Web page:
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The ABC’s Laura Tingle is copping backlash after failing to speak up during ex-Labor PM Paul Keating’s outspoken rants against journalists during an interview at the National Press Club (NPC).

Tingle, the Press Club’s president and 7.30’s chief political correspondent, was presenting and moderating Keating’s appearance in which let fly over the AUKUS submarine deal, calling it Labor’s worst foreign policy decision in a century.

The 79-year-old’s behaviour was likened to a ‘crazy uncle’ by Opposition Leader Peter Dutton after he hurled insults at PM Anthony Albanese, ministers Penny Wong and Richard Marles, and young journalists – particularly Olivia Caisley and Matthew Knott.

Joe Hildebrand writing for Newscorp said it was ‘shameful (that) Twitter’s supposed hero of Australian journalism Laura Tingle, the president of the NPC and facilitator of Keating’s abuse, let this diatribe run free.’

While Sky News host Caleb Bond said that Ms Tingle, famously critical of the Morrison Coalition government, appeared ‘spellbound at the feet of Keating’.

National Press Club President Laura Tingle has been accused of allowing former PM Paul Keating to 'bully' young journalists

National Press Club President Laura Tingle has been accused of allowing former PM Paul Keating to ‘bully’ young journalists

Sky News political correspondent Olivia Caisley (pictured) asked why Keating was so sure China posed no military threat to Australia, to which he responded 'because I have a brain'

Sky News political correspondent Olivia Caisley (pictured) asked why Keating was so sure China posed no military threat to Australia, to which he responded ‘because I have a brain’

Ms Tingle (pictured with Keating in the interview) was previously loudly critical of the Morrison Coalition government

Ms Tingle (pictured with Keating in the interview) was previously loudly critical of the Morrison Coalition government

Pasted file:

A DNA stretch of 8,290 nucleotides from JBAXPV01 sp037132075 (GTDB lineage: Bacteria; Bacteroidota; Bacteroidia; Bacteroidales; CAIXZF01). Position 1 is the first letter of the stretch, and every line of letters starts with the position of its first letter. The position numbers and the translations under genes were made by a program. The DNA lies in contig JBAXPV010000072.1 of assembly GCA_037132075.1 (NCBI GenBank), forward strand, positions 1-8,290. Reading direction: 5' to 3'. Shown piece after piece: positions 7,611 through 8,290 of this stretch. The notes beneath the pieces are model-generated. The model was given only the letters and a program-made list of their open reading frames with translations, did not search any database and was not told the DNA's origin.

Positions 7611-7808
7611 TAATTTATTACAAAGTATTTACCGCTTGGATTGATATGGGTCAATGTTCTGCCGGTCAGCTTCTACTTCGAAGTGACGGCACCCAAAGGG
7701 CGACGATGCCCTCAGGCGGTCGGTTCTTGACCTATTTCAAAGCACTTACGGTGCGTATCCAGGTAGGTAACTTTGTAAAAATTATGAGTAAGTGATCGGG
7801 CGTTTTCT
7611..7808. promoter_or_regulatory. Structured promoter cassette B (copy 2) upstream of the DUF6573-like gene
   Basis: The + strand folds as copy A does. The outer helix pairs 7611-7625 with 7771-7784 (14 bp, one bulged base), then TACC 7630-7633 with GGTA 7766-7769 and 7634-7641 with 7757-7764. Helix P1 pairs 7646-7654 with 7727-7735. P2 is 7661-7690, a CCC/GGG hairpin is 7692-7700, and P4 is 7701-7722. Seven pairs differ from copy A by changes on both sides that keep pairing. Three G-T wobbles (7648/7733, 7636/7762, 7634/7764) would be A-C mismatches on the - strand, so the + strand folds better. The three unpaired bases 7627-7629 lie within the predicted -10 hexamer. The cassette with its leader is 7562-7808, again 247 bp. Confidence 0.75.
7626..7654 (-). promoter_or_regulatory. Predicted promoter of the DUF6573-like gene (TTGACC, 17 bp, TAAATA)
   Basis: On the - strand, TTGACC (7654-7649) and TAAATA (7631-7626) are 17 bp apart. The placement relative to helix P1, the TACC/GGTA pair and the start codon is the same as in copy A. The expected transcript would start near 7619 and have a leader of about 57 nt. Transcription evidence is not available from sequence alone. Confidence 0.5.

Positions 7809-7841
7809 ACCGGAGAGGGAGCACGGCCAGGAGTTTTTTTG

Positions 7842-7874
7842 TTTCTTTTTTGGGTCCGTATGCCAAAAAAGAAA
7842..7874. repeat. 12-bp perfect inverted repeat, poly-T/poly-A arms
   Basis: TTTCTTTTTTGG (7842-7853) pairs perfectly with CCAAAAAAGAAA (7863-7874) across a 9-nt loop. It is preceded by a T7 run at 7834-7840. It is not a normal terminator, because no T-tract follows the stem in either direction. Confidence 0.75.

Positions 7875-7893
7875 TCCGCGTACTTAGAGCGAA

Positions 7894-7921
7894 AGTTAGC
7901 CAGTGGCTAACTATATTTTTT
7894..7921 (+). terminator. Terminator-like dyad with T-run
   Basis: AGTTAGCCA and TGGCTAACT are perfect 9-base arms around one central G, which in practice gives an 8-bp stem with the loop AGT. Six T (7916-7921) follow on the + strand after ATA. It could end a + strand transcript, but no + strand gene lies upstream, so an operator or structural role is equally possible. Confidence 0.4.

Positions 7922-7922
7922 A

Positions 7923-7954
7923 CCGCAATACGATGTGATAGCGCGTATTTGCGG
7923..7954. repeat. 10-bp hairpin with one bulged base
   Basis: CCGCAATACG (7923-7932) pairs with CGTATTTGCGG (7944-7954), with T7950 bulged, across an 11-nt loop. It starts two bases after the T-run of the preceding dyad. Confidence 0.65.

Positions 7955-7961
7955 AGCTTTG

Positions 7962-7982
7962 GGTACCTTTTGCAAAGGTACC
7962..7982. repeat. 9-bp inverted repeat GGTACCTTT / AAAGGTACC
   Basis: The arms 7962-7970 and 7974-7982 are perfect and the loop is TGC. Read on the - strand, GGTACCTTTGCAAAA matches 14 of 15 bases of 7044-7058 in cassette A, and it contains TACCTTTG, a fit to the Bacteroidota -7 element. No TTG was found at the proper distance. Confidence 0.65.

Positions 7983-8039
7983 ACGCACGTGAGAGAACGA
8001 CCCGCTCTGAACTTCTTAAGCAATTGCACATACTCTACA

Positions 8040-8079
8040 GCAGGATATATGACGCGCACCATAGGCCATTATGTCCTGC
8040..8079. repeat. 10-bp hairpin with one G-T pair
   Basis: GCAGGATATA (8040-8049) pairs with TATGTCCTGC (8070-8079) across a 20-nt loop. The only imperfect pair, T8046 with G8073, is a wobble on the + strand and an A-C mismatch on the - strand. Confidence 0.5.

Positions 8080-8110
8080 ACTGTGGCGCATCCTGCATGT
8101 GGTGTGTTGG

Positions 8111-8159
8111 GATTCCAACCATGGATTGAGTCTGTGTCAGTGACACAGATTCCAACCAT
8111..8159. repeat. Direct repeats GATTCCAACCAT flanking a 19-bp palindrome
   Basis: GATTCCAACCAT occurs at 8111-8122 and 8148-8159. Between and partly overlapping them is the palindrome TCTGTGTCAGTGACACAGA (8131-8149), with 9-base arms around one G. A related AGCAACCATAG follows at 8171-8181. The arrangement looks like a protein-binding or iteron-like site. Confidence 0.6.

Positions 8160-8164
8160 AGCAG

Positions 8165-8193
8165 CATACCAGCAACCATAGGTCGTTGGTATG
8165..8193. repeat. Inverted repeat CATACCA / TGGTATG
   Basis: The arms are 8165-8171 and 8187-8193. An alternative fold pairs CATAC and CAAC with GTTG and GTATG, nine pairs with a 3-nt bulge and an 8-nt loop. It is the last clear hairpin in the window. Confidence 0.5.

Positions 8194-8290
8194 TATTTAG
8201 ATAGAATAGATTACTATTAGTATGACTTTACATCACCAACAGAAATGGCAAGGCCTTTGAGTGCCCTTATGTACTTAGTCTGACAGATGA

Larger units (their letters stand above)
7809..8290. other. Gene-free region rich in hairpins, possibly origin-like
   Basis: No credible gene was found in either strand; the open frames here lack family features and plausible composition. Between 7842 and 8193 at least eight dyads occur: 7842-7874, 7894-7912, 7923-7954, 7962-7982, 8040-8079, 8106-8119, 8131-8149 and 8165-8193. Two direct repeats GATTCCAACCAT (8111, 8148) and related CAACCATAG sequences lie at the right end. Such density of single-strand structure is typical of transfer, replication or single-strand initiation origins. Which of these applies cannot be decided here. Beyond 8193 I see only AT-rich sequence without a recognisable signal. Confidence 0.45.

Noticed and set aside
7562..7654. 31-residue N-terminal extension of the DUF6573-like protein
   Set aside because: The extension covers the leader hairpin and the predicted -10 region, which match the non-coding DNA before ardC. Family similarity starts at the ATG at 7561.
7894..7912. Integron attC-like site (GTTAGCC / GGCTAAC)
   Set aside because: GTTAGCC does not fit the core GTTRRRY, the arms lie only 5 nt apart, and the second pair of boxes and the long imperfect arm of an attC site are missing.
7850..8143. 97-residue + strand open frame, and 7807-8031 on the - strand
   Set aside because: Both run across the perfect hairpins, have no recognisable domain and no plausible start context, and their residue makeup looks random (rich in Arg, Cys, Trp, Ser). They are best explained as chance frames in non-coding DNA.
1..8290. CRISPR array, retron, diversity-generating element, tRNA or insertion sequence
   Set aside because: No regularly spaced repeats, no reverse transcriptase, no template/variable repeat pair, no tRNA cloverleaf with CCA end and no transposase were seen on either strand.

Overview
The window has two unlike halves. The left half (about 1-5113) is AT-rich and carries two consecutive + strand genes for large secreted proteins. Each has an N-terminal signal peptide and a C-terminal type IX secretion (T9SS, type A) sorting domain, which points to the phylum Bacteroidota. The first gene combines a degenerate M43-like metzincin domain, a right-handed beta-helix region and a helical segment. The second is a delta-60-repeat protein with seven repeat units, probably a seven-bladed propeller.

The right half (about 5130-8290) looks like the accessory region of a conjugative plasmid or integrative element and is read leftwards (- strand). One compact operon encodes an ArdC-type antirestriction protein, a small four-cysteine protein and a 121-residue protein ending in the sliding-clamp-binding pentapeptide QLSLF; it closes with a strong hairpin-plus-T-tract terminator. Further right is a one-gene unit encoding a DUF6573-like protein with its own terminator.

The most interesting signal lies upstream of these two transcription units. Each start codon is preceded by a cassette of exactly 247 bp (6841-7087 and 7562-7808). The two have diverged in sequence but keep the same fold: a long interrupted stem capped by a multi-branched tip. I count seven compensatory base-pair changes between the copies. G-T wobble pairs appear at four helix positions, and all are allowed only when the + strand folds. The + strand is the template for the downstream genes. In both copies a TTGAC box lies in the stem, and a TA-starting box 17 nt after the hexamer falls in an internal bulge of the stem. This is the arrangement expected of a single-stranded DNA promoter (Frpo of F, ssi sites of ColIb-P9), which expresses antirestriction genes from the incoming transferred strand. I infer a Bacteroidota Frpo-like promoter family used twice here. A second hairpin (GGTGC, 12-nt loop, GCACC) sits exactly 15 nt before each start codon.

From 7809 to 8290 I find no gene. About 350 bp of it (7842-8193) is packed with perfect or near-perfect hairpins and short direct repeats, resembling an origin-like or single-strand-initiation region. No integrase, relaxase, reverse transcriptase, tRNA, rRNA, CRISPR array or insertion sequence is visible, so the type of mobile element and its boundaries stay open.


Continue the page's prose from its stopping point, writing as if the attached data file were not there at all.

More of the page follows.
In his appearance, Keating claimed the threat of China was overblown, despite economic and propaganda attacks on Australia and the communist superpower’s aggressive expansion in the South China Sea.

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When journalists questioned him, rather than arguing his position, he got personal.

He told Sky News political correspondent Ms Caisley her question about why he was certain China would not attack Australia was ‘dumb’, that it was ‘hardly worth an answer’ and made disrespectful comments about working for Sky.

‘Because I’ve got a brain. Principally,’ he said.

‘I mean, why would China want to threaten… What would be the point? They get the iron ore, the coal, the wheat.’

He was even more brutal to the Sydney Morning Herald’s Matthew Knott, who co-wrote the Red Alert series of articles warning of a China threat.

‘You should hang your head in shame. I’m surprised you even have the gall to stand up in public and ask such a question, frankly,’ Keating said.

‘You ought to do the right thing and drum yourself out of Australian journalism… if I were you, mate, I’d hide my face and never appear again.’

Tingle, holding the reigns in the presenter’s chair, didn’t step in to pull up the former PM’s rants.

‘He (Keating) treated a young journalist from this network with absolute contempt,’ Bond said.